Parker McFadden Days didn’t exist at Yelm High School each time the hard-throwing senior took the mound this spring, but the atmosphere created when the right-hander pitched felt like a once-a-week special event.
The turnouts were large, home and away. Professional scouts, and their radar guns, attended regularly. So did fans who wanted a glimpse of the South Sound pitcher armed with a devastating fastball that clocked in the mid-90s and topped out at 97 mph.
At times, opposing hitters felt like they could only watch, too.
After McFadden and the Tornados beat Timberline, 2-1, on March 30, behind his nine-strikeout, two-hit performance over five innings, Timberline coach Mark Rubadue said after the game his players went up against a different type of animal.
“I didn’t face that (as a player) until I got to college, until I was much more mature and stronger,” said Rubadue, a North Thurston High graduate who played baseball at Central Washington. “I don’t remember anybody throwing as hard as this kid.”
Well, maybe one guy, but that was at least 16 years ago.
Centralia’s Jason Stumm, a football, basketball and baseball standout in the late 1990s, might be the next-best comparison. Stumm, whom the Chicago White Sox’s drafted in the first round in 1999 (15th overall) out of high school, had a fastball range of 95-98 mph. And his array of off-speed pitches led the organization to hand Stumm a $1.75 million signing bonus. He struggled in the minor leagues before ending his career in 2005 because of elbow and shoulder injuries.
McFadden, The Olympian’s All-Area baseball Player of the Year, said he declined two organizations’ top-five-round offers and was selected in the 20th round by the Seattle Mariners during Wednesday’s final day of Major League Baseball’s first-year player draft.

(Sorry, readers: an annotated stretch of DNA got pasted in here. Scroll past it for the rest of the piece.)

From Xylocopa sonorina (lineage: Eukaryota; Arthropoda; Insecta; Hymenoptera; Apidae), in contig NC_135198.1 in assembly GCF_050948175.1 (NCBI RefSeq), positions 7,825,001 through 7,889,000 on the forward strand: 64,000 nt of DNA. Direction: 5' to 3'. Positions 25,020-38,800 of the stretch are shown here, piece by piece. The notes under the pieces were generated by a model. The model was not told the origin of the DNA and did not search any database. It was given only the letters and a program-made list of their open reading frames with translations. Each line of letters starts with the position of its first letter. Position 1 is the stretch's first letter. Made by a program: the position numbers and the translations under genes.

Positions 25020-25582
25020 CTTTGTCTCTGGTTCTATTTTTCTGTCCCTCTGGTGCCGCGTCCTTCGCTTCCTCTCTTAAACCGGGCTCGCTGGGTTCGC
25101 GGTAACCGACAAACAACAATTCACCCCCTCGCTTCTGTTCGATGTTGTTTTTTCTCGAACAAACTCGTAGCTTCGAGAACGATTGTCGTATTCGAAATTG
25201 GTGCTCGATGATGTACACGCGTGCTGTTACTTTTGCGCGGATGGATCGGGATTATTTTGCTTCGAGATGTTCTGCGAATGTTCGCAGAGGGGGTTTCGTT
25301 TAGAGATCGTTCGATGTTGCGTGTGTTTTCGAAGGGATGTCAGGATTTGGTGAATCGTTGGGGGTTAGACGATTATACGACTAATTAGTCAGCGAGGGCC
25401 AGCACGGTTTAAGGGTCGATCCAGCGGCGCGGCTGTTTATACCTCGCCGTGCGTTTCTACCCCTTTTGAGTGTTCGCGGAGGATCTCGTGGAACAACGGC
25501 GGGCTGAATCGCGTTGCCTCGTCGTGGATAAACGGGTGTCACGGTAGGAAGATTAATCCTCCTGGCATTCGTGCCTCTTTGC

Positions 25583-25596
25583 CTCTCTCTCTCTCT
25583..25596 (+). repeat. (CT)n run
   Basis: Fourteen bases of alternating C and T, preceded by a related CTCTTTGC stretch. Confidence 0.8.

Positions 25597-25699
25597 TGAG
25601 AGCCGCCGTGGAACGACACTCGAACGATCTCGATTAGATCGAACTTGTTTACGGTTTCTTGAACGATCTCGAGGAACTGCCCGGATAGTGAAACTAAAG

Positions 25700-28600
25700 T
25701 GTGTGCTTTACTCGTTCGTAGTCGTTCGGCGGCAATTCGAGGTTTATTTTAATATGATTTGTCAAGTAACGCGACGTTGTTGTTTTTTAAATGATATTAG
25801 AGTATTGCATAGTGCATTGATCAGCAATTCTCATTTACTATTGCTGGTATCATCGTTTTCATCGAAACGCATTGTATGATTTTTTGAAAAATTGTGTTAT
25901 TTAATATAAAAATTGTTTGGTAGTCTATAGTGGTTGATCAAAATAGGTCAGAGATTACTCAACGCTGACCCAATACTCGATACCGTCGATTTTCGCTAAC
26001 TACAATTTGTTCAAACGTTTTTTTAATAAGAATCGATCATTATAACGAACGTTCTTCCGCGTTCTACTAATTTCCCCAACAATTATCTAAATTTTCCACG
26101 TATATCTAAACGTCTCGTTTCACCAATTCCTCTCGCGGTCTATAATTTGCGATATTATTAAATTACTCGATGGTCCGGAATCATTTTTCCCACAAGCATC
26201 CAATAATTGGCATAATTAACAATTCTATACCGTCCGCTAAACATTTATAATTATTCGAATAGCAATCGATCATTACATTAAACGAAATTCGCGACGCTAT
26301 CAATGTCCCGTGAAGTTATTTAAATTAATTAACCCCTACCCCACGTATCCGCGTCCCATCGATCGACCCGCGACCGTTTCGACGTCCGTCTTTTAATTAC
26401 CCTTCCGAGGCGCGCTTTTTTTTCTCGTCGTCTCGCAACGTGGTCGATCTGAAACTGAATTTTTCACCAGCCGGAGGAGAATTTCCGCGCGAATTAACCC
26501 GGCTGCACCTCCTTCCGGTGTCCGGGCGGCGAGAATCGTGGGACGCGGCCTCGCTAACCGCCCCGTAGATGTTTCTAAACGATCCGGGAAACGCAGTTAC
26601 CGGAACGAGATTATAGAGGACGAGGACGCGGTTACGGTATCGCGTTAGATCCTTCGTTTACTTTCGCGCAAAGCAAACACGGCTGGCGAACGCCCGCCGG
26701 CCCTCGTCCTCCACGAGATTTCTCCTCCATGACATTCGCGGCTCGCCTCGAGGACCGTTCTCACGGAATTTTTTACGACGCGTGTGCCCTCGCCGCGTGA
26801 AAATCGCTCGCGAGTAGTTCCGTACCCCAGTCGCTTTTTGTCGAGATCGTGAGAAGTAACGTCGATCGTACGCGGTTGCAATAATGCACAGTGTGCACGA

He said he’ll pass on the pros for now. Instead, McFadden will honor his commitment to Washington State, even though longtime Cougars coach Donnie Marbut was recently fired.The school named former Oregon State and Oklahoma State assistant Marty Lees its new coach.
“I like the new guys,” McFadden said of the newly hired coaching staff. “They’re good guys.”
McFadden will be eligible again for the draft in 2018 after his junior season at WSU. He said he hopes to mature physically — he is 6-foot tall and is listed at 200 pounds —develop better off-speed pitches and continue to improve his command.
And, another important thing.
“Live on my own,” he said.
McFadden was the unanimous Class 4A Narrows League pitching MVP, throwing 442/3 innings with a 0.78 ERA, 89 strikeouts and only 10 hits allowed. He threw two one-hitters (Gig Harbor, Olympia) and had his first-career no-hitter in a 12-0 seven-inning win over Stadium.
Yelm coach Brady Hoover said the course of McFadden’s improvement is highlighted by his command. The change in his strikeout-to-walk ratio was like “night and day” from his junior to senior seasons, and he averaged almost two strikeouts per inning this spring. And then there was that spike in velocity, which began last summer when he was first clocked at 94 mph.
“Guys like him don’t come around often,” Hoover said.